A reluctant actor but love to act: Atul Tiwari
A self-proclaimed accidental and reluctant actor, Atul Tiwari is enjoying his longer version of an acting stint in films and the web.
A self-proclaimed accidental and reluctant actor, Atul Tiwari is enjoying his longer version of an acting stint in films and the web. Seen in a cameo in Scam-1992 and Maharani in an important role, the Lucknowite is happy dabbling in acting beside his writing and other endeavours.
“I call myself a reluctant actor because I am not seeking roles, but I love to do roles and get them. I don’t network for acting work as I have enough in my writing, museum-making, theatre and other endeavours,” says the thespian on his visit to Varanasi en route to his hometown.
An alumnus of the National School of Drama (NSD), says, “I was pursuing direction and writing, where acting was just a part of it. I did succeed somewhat in writing but film direction, I did not pursue vigorously, or I was lazy. Acting is something I have not discovered until my younger days in Lucknow when I was doing plays with legendary Raj Bisaria Saheb. So, it feels nice when you get work and it’s appreciated.”
But, in the same view, he is not seeking credits for his acting. “I am very clear that film is writers and director’s medium where one makes the base and other builds the structure. It’s a collaborative medium so actors do contribute but it’s limited to adding texture and colours to the building. That’s what I feel!”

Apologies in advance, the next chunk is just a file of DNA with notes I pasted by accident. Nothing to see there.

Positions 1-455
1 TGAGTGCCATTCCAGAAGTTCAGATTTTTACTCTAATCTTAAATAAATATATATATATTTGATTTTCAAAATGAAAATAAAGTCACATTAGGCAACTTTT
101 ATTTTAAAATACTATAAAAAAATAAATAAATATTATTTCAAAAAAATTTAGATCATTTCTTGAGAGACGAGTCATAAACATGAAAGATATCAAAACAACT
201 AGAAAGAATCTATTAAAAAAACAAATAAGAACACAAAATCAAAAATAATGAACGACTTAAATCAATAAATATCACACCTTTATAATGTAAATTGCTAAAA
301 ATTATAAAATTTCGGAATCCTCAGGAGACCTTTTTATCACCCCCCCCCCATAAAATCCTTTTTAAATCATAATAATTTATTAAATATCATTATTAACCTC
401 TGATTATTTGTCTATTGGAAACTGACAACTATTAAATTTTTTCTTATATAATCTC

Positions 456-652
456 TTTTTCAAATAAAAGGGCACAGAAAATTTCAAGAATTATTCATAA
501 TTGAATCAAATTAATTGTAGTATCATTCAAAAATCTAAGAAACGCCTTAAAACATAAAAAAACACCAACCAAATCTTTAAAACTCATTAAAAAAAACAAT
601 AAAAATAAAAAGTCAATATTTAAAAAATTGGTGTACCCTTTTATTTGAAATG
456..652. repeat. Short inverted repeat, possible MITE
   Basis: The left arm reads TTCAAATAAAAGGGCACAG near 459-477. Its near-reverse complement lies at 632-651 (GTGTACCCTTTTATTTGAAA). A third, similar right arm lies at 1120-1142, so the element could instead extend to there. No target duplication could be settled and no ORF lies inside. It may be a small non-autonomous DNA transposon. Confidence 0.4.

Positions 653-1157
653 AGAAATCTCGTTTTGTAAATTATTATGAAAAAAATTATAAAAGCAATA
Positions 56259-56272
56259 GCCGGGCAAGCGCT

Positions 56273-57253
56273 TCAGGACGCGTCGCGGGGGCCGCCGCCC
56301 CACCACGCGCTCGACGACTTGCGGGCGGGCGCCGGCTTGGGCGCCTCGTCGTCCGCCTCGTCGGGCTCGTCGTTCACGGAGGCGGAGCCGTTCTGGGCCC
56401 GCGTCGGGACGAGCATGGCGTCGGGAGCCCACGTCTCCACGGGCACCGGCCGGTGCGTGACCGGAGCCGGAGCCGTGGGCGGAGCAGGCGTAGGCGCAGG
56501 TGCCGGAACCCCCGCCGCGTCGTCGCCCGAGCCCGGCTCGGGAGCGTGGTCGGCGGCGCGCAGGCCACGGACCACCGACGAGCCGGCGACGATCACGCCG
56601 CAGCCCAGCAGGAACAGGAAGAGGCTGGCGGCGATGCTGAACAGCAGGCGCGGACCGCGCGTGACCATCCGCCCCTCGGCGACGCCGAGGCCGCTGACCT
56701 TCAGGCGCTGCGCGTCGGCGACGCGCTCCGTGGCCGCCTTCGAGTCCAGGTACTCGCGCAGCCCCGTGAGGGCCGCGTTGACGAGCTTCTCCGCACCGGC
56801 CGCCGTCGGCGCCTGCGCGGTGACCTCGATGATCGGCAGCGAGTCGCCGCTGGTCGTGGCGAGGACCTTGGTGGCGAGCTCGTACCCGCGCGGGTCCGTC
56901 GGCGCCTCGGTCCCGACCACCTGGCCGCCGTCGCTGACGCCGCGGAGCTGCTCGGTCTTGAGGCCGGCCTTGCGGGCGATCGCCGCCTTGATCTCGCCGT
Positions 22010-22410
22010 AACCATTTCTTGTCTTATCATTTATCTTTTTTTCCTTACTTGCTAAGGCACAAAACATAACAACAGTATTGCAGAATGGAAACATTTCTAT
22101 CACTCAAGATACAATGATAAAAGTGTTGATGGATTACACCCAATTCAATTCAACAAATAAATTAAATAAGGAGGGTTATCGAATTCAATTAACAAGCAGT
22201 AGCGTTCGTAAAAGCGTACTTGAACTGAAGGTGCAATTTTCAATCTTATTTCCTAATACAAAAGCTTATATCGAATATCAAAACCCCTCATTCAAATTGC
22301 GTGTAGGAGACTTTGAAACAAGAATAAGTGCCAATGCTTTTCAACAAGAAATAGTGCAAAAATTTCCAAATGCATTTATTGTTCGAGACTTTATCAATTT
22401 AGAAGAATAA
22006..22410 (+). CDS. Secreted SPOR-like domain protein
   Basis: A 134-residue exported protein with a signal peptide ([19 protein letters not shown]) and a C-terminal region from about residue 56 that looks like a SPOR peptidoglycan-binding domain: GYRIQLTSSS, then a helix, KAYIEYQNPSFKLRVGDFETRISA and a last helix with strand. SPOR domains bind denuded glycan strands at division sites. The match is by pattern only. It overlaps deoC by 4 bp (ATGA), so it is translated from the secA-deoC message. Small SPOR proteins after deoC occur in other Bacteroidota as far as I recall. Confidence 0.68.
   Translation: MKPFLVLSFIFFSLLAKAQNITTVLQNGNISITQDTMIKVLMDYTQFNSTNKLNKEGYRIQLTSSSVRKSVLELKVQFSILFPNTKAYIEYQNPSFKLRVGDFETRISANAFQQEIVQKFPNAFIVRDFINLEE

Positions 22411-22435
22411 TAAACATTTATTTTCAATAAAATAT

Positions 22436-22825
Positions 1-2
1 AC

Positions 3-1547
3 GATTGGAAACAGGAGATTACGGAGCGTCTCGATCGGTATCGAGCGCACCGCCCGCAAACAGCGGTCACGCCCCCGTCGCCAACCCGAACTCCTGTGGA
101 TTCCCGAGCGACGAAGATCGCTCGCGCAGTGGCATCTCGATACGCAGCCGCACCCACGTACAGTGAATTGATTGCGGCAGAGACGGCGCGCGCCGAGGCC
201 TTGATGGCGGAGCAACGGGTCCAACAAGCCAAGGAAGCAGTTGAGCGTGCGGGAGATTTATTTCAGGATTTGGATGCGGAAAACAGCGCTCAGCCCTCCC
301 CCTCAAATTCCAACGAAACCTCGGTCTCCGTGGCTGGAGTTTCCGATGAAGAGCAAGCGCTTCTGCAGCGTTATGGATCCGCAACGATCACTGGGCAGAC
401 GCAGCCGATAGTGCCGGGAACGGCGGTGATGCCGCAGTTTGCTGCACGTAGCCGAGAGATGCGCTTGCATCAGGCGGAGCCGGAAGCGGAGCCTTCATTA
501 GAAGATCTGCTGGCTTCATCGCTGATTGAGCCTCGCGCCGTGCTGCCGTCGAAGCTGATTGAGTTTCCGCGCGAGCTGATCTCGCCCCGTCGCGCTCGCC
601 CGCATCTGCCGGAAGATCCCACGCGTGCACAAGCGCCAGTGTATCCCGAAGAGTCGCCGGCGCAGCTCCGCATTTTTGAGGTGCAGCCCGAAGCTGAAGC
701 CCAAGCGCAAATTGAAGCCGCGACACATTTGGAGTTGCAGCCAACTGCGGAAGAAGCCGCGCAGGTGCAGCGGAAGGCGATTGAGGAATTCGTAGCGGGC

“Working with people like Hansal Mehta (Scam), Rajkumar Hirani (PK and 3 Idiots), Priyadarshan, Kamla Haasan (Vishwaroopam) and Shyam Benegal is a pleasure. I have been lucky that even if I have done one scene, all of them were an important part of the stories. You feel blessed when you have such lovely makers like Subhash Kapoor, director Karan Sharma and co-writers Kapoor and Nandan Singh show faith in you.”
He was seen in full-length roles in Priyadarshan’s film Aakrosh as an antagonist and South Indian film Kaapaan pitched against Mohanlal. “It was sukhaad (happy feeling) that someone had faith in you and when the role is bigger then it’s all the more delightful.”
His next work as co-writer is Sheikh Muzibur Rahman’s (first president of Bangladesh) biopic Bangabandhu directed by Shyam Benegal. “The film is yet to complete. Besides, theatre is in bad shape but my work on a couple of very good projects on museums is happening — nationally and internationally,” he says.